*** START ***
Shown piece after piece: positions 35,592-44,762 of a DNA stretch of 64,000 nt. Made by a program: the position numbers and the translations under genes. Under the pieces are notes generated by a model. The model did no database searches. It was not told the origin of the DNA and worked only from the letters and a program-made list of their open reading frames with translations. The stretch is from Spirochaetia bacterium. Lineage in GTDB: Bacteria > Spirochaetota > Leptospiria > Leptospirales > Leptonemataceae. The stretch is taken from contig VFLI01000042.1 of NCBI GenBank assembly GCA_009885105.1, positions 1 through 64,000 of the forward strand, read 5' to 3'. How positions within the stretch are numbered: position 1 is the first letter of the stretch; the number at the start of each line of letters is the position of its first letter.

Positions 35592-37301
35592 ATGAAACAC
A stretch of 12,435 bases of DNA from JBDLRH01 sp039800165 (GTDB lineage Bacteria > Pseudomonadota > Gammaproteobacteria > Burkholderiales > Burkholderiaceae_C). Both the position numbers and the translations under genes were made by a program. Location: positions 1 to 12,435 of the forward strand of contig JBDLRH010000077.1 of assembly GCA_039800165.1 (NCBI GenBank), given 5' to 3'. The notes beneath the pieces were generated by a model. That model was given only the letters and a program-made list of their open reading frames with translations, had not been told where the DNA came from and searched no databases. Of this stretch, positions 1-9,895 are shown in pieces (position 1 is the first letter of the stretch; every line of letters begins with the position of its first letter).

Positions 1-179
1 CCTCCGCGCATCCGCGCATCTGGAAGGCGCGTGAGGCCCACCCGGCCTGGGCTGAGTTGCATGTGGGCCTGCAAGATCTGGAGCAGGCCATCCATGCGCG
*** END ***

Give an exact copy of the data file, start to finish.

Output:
Shown piece after piece: positions 35,592-44,762 of a DNA stretch of 64,000 nt. Made by a program: the position numbers and the translations under genes. Under the pieces are notes generated by a model. The model did no database searches. It was not told the origin of the DNA and worked only from the letters and a program-made list of their open reading frames with translations. The stretch is from Spirochaetia bacterium. Lineage in GTDB: Bacteria > Spirochaetota > Leptospiria > Leptospirales > Leptonemataceae. The stretch is taken from contig VFLI01000042.1 of NCBI GenBank assembly GCA_009885105.1, positions 1 through 64,000 of the forward strand, read 5' to 3'. How positions within the stretch are numbered: position 1 is the first letter of the stretch; the number at the start of each line of letters is the position of its first letter.

Positions 35592-37301
35592 ATGAAACAC
A stretch of 12,435 bases of DNA from JBDLRH01 sp039800165 (GTDB lineage Bacteria > Pseudomonadota > Gammaproteobacteria > Burkholderiales > Burkholderiaceae_C). Both the position numbers and the translations under genes were made by a program. Location: positions 1 to 12,435 of the forward strand of contig JBDLRH010000077.1 of assembly GCA_039800165.1 (NCBI GenBank), given 5' to 3'. The notes beneath the pieces were generated by a model. That model was given only the letters and a program-made list of their open reading frames with translations, had not been told where the DNA came from and searched no databases. Of this stretch, positions 1-9,895 are shown in pieces (position 1 is the first letter of the stretch; every line of letters begins with the position of its first letter).

Positions 1-179
1 CCTCCGCGCATCCGCGCATCTGGAAGGCGCGTGAGGCCCACCCGGCCTGGGCTGAGTTGCATGTGGGCCTGCAAGATCTGGAGCAGGCCATCCATGCGCG